All women become like their mothers. That is their tragedy. No man does. That’s his.

irishmammies

Irish and Jewish mothers share a stereotype with one exception: they don’t temper their sense of guilt. With all the love in the world, an Irish mother can simultaneously worship the ground her son walks on and act with a deeper sadism than the bastard offspring of Jeffrey Dahlmer and John Wayne Gacy.

Growing up, the brother and me were pretty spoiled – it was more Enid Blyton (without the casual racism) than Angela’s Ashes , but Mam wielded the wooden spoon of guilt like Zorro felling Spaniards. When I went through a period of fibbing she tole me that my tongue would turn black and fall out if I lied. How did she know? That damned avian turncoat, the little bird, told on me. Every time. It must have been a stool pigeon.

The best ever was telling me that raising a hand to her would result in the offending member rising from the ground once buried, forming a gruesome, peeling tribute to the finale of Carrie. People will come from miles around, she said, to visit the slowly rotting hand and say “There lies a terrible child who was mean to his mother.”

Of course, we laugh about it now, but I still hate that bird.

 

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Nollaig shona daoibh go leir

Like salmon returning to the place of their birth once spawning season is upon them, every Christmas the Irish diaspora returns home to their Mammies to celebrate in a way only the they can: Lighting the fire in the good room, leaving a Guinness out for Santy, and getting the Christmas clothes out for Midnight Mass.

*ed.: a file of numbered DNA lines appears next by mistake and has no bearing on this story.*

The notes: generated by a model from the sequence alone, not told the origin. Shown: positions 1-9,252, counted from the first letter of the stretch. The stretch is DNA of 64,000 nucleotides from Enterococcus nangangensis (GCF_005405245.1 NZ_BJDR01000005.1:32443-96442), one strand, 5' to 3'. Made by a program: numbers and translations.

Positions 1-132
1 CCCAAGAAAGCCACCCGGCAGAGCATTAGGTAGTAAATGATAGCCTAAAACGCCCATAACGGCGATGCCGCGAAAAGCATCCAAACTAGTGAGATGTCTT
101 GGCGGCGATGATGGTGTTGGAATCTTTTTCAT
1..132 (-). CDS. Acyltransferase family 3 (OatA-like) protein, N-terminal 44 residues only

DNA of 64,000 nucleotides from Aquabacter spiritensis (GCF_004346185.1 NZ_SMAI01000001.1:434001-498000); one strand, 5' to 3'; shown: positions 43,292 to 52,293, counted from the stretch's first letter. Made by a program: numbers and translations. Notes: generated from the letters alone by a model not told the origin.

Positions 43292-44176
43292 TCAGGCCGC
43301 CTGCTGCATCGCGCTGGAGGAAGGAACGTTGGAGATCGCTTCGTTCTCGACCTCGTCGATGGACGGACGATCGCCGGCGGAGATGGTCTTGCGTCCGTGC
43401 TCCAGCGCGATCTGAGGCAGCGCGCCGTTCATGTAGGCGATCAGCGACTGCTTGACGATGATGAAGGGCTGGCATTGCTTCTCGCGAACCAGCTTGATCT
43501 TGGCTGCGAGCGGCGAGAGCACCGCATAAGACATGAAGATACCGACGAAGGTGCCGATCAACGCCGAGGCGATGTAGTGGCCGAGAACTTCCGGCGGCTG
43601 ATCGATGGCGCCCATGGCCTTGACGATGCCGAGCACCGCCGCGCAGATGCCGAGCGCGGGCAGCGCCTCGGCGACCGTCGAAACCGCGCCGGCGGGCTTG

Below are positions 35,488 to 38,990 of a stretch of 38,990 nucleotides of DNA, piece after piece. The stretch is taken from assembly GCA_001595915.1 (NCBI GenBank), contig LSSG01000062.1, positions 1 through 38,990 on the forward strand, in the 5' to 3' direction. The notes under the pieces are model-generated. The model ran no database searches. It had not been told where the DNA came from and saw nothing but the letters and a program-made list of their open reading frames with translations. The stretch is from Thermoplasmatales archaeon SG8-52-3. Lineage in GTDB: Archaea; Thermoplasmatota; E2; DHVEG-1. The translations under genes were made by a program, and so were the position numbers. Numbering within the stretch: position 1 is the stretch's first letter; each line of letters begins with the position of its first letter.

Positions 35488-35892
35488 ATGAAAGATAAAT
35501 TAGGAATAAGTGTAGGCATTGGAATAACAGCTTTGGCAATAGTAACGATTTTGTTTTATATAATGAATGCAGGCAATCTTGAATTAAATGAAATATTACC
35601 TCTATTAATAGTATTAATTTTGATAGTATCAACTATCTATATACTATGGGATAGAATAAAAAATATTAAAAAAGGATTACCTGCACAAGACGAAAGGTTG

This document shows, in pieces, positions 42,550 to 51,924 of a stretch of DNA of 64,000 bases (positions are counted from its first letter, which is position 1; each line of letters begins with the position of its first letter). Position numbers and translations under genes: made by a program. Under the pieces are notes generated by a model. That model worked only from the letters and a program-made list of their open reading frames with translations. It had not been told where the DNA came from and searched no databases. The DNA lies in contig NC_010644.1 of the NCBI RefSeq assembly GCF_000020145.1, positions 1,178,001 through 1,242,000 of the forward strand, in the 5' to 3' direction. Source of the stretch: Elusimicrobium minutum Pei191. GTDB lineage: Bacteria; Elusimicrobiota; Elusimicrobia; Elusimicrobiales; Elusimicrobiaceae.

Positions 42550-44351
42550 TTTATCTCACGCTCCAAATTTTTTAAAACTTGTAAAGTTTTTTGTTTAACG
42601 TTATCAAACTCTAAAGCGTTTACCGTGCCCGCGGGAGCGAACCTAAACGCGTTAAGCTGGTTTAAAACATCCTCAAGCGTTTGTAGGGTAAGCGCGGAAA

[youtube:http://www.youtube.com/watch?v=btqSxlUJyxo]

We’re staying in Cambridge this year but will be sticking a candle in the window for the rest of you that make it home.

Happy holiday season.

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Jackboots and Shocktroops Remind me of You

All Kinds of Everything
Image via Wikipedia

Rosemary “Dana” Scallon – the Irish version of Rick Santorum – has decided to try to run for the presidency again.  Obviously losing the race in 1997, winning the Eurovision Song contest, and pandering to an anti-progressive base are the only skills needed by a head of state and guardian of the Constitution.

I ran into her in Rome in 2000, which made one of the less sober members of our group really happy.  “Pleased to meet you, Ms. International,” he yelled.

I don’t know why she ran off. Maybe she didn’t like being addressed as “Ms.”

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J’suis seul dans ma cuisine/Et je bois du café

In the early nineties (1985 in Ireland years) my uncle shipped a percolating coffee pot over from America, which sat in the middle of the kitchen as we tried to figure out what this Cray supercomputer of a kitchen implement was for. It looked like a giant kettle with piping that led up to a mesh basin, which is where the coffee went. Up until then coffee came in a jar, tasted like willow bark, and was only every drunk under protest. Even Anthony Head’s on-and-off romance over a jar of Gold Blend couldn’t make it any more palatable. Gold Blend? We weren’t made of money.

Once we’d found some ground coffee (what do you mean Arabica – I want coffee) the pot was watered, loaded, and put on the gas. Within ten minutes of hissing, pffting, and all manner of steampunk noises this Dr. Snuggles-like machine produced what I can only describe as stimulant heaven. No more Mellow Birds for me… until the mesh corroded.

Ever since, like a heroin addicted J.R. Hartley jonesing for one last fix, I’ve tried to find a replacement. Times have changed and all you can find are french presses, cafetieres, and coffee makers. Until now!

Thanks to the Argos of the middle classes I’ve found a replacement.

I haven’t slept since.

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